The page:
James Lee Burke’s latest novel The Tin Roof Blowdown is the 16th entry in a series about Dave Robicheaux, chief detective in the sheriff’s department in New Iberia, La. I discovered Burke in college, reading the first Robicheaux book, Neon Rain, on the recommendation of a friend and have read everything he has published since; while some books are better than others, there is not a dud in the bunch. And I think that this newest one may be the best yet.
This is a crime series of course, and each novel has a compelling mystery driving the plot. However, there are many other pleasures in each book, especially for long-time readers. Burke excels at descriptions of nature and place, and the environment of southern Louisiana provides plenty of material for him. I have never been there, but after reading Burke for so long I can imagine the sights, smells, sounds, plant life, and wildlife with a clarity that makes me feel like I make annual visits. Burke’s depiction of New Orleans is similarly powerful; he writes with a deep and abiding love for the city but manages to maintain a clear eye to its crime, brutality, and corruption. The characters Burke creates are as varied and real as those of any other writer today, and with the exception of the occasional criminal psychotic, each is portrayed with sympathy and surprising psychological insight.
Burke rewards long-time readers by never repeating himself, even with a recurring set of characters. Dave, his colleagues, his friends, and his family all seem fresh in each book because Burke has allowed them to grow and change in a realistic fashion over time. Unlike in many mystery series, where the characters seem stuck in a time warp that allows them to stay the same age, at the same place in life, and surrounded by the same people, the experiences of these characters stay with them, and nobody escapes the consequences of their actions.
Each novel is narrated in the first-person by Robicheaux, and he often serves as Burke’s mouthpiece. Never one to see the world in black and white, Robicheaux will bust criminals because he has to, but he also understands the environments that help to produce them. Like his creator, he is a recovering alcoholic and strives at length to work the 12 steps and fend off a relapse. Again like Burke, he is a devout Catholic struggling with his faith and searching desperately for things that affirm the existence of the God he wants to believe in while doing a job and dealing with people that could easily burn his faith down if he lets them. Far from perfect but constantly trying, Robicheaux works hard at living up to his responsibilities as a cop, husband, father, and friend.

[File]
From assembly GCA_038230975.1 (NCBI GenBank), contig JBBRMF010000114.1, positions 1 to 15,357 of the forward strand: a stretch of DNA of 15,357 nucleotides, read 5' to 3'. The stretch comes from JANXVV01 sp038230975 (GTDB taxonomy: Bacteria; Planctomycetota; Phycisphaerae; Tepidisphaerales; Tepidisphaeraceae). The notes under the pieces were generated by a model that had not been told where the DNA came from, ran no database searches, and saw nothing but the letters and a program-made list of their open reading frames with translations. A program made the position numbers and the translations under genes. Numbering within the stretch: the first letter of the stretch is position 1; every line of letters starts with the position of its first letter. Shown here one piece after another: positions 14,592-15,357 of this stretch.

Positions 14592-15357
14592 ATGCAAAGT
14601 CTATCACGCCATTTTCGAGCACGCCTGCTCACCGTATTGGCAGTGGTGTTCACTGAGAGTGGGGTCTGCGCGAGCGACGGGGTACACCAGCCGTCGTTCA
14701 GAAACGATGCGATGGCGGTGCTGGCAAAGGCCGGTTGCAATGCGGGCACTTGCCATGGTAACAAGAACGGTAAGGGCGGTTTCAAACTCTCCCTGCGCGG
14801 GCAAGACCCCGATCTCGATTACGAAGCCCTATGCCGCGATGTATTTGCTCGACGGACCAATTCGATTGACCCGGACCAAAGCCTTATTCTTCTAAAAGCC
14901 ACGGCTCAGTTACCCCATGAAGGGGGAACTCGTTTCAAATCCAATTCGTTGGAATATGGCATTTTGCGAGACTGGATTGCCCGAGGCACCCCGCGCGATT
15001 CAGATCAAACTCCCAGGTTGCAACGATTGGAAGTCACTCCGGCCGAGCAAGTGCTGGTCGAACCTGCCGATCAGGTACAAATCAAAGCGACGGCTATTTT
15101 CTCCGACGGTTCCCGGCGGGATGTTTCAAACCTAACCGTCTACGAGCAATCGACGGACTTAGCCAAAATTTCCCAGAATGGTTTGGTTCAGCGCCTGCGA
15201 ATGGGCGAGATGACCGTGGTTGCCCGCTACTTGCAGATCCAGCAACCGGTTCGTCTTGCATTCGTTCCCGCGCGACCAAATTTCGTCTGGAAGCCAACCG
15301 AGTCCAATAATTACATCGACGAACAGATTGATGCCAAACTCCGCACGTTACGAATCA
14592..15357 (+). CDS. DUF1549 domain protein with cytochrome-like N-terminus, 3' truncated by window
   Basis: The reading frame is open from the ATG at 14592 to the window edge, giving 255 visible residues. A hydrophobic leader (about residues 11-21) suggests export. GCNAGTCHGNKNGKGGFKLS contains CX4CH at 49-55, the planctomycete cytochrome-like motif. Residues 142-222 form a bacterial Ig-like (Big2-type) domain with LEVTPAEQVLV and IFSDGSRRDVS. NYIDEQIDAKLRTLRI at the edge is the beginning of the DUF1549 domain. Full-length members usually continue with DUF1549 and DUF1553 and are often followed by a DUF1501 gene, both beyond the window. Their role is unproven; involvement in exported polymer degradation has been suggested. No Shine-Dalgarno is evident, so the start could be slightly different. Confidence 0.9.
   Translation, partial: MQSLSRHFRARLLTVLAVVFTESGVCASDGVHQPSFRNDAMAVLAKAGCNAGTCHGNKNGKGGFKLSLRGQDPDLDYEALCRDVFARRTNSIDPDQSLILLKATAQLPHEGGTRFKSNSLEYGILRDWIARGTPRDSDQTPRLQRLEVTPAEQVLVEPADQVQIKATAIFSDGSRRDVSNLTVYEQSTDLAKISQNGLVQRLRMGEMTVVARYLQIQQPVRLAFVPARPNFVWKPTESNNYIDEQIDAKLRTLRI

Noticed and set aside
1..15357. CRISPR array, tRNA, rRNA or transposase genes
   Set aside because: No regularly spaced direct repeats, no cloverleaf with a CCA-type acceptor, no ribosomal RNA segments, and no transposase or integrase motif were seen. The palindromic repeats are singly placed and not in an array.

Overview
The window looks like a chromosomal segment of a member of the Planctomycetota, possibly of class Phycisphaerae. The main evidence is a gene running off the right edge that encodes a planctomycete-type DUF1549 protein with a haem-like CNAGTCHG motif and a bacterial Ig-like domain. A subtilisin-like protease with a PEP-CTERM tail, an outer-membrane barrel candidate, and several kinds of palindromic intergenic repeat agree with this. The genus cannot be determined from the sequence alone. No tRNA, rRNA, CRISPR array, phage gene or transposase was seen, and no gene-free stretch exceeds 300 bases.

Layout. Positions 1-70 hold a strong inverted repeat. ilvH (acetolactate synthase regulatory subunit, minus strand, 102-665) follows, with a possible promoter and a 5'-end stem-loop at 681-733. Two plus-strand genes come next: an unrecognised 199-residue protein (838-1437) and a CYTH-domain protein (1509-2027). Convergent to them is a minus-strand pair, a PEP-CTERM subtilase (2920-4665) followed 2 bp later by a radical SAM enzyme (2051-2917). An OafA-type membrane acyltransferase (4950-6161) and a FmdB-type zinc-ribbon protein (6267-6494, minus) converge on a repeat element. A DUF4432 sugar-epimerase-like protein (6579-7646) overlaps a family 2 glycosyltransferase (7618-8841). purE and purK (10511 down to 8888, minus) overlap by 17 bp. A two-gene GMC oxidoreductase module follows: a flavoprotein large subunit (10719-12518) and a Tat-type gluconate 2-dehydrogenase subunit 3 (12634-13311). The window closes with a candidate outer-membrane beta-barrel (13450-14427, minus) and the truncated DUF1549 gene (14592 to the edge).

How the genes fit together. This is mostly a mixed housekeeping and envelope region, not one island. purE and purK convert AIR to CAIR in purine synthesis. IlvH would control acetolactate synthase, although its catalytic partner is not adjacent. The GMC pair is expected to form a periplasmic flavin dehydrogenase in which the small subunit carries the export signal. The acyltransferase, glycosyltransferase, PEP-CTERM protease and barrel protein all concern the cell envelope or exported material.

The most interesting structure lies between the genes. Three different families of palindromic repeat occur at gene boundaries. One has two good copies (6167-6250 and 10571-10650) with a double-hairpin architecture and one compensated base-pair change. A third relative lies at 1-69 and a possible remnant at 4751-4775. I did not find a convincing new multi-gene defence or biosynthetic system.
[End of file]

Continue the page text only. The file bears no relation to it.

Given that Burke is a resident of southern Louisiana, all of his fans expected him to write a Robicheaux story about the hurricanes that devastated southern Louisiana and the Gulf Coast in 2005, and The Tin Roof Blowdown is that book. At the beginning of the novel, when the entire infrastructure of New Orleans falls apart, law enforcement and rescue personnel are called in from surrounding parishes to provide aid. Robicheaux goes along partly because it is his job but also partly to check up on his friends who still live in the city. In the early chapters, as Robicheaux surveys the damage, we get some of the strongest (and most disturbing) writing of the entire series:
“For those who do not like to brood upon the possibility of simian ancestry in the human gene pool or who genuinely believe that societal virtue grows from a collective impulse in the human breast, the events of the next few days would offer their sensibilities poor comfort.”
“It wasn’t the miles of buildings stripped of their shingles and their windows caved in or the streets awash with floating trash or the live oaks that had been punched through people’s roofs. It was the literal powerlessness of the city that was overwhelming. The electric grid had been destroyed and the water pressure had died in every faucet in St. Bernard and Orleans parishes. The pumps that should have forced water out of the storm sewers were themselves flooded and totally useless. Gas mains burned underwater or sometimes burst flaming from the earth…The entire city, within one night, had been reduced to the technological level of the Middle Ages.”
“The sun was merciless in the sky, the humidity like lines of ants crawling inside your clothes. The linear structure of a neighborhood could be recognized only by the green smudge of yard trees that cut the waterline and row upon row of rooftops dotted with people who perched on sloped shingles that scalded their hands.”
“They drowned in attics and on the second floor of their houses. They drowned along the edges of Highway 23…They drowned in retirement homes and in trees and on car tops while they waved frantically at helicopters flying by overhead. They died in hospitals and nursing homes of dehydration and heat exhaustion…”
Dark stuff, certainly. However, as he always does, Burke also gives accounts of heroism and resilience, celebrating the best in people during the worst of times. Robicheaux manages to find enough decency around him to give him hope for the human condition. In the wake of the hurricanes Robicheaux becomes swept up in a complex murder investigation that involves two of his best friends, several corrupt local businessmen, killers for hire, and an innocent long-suffering family. In addition to the satisfaction of a great mystery, the reader will also get a moving story and a sweeping examination of the effects of a disaster on people and communities.
New readers could start with any book in the series, but for maximum enjoyment I strongly recommend starting at the beginning with Neon Rain. If you take this recommendation, I envy you; the first reading of a great book (or series of books) is always a treat.
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